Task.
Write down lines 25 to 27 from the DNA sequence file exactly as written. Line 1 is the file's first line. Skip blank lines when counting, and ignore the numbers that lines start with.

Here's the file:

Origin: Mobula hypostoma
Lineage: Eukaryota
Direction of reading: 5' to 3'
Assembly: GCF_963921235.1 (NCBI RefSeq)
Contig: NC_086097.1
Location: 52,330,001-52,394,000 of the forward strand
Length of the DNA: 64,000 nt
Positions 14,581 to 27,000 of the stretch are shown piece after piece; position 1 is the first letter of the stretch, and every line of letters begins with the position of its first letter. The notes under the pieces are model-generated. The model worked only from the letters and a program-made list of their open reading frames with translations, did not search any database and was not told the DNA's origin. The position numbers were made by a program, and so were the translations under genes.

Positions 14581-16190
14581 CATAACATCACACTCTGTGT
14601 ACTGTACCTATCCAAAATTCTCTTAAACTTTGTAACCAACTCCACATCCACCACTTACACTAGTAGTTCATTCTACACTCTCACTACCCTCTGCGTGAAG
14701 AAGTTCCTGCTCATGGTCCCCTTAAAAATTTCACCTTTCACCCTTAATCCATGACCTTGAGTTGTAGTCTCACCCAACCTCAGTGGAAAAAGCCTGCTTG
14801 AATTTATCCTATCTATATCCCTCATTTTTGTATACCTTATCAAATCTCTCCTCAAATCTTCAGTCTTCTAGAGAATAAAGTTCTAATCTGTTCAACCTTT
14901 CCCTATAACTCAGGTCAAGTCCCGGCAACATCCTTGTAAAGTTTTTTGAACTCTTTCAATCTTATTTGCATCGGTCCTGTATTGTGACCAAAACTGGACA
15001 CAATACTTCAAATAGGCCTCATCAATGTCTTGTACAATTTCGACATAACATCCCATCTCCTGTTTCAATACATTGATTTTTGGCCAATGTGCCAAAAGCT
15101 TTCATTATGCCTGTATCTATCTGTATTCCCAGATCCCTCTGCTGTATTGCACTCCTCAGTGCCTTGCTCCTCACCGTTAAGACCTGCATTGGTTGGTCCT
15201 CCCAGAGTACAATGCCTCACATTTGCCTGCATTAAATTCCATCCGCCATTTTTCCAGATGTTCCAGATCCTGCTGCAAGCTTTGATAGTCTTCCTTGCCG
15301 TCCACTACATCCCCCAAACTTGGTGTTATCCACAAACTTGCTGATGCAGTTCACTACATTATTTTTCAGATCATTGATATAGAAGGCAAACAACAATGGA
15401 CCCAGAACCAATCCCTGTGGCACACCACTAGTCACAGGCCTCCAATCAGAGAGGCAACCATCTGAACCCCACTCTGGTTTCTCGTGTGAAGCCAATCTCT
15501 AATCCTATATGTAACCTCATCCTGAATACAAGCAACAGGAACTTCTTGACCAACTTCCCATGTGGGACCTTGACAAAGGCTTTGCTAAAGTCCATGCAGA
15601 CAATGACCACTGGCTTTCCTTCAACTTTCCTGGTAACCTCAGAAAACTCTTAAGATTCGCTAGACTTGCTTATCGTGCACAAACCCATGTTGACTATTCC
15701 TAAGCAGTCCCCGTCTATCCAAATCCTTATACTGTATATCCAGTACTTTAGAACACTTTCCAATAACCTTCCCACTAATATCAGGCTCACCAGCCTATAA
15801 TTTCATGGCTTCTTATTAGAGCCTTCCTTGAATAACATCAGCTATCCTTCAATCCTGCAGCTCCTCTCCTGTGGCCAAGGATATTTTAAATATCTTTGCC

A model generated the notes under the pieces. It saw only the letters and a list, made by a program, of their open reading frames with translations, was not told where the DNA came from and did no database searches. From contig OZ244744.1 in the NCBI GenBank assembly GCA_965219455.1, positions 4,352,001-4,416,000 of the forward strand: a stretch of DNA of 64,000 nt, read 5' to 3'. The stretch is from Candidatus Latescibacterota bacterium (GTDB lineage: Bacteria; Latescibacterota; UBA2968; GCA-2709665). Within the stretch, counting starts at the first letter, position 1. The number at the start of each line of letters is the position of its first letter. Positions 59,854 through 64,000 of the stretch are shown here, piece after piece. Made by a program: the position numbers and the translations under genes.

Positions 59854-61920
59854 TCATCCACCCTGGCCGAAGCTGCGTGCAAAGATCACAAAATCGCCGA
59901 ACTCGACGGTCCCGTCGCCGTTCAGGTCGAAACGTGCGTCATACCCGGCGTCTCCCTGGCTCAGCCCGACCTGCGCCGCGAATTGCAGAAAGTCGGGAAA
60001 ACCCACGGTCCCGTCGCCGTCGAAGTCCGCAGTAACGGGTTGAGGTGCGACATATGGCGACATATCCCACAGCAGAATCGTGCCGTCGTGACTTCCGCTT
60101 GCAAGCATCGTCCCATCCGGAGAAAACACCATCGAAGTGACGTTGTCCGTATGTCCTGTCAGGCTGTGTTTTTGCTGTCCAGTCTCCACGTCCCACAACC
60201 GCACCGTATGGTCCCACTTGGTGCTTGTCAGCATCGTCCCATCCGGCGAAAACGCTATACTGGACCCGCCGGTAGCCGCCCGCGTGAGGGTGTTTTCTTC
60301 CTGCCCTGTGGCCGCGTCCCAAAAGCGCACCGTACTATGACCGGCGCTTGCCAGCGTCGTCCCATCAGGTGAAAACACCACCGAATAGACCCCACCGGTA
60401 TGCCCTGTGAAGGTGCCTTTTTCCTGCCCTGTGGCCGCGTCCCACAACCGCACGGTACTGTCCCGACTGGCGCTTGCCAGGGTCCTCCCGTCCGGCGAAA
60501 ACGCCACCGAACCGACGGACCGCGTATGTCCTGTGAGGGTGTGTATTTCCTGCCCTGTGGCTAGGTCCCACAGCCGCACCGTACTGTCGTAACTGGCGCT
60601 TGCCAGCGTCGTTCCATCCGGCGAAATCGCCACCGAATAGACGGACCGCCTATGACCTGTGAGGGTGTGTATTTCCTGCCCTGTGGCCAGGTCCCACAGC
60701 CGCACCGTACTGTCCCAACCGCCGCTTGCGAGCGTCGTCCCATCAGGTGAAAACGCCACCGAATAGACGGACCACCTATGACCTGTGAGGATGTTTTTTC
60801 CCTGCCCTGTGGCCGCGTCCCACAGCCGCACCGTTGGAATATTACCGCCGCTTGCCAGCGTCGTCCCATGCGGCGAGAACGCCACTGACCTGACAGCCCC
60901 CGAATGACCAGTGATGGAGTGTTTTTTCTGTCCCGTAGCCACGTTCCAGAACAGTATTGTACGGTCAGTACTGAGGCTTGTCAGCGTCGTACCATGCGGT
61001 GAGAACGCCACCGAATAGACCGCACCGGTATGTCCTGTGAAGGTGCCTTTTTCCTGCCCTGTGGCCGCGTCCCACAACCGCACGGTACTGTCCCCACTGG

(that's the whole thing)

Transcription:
Positions 59854-61920
59854 TCATCCACCCTGGCCGAAGCTGCGTGCAAAGATCACAAAATCGCCGA
59901 ACTCGACGGTCCCGTCGCCGTTCAGGTCGAAACGTGCGTCATACCCGGCGTCTCCCTGGCTCAGCCCGACCTGCGCCGCGAATTGCAGAAAGTCGGGAAA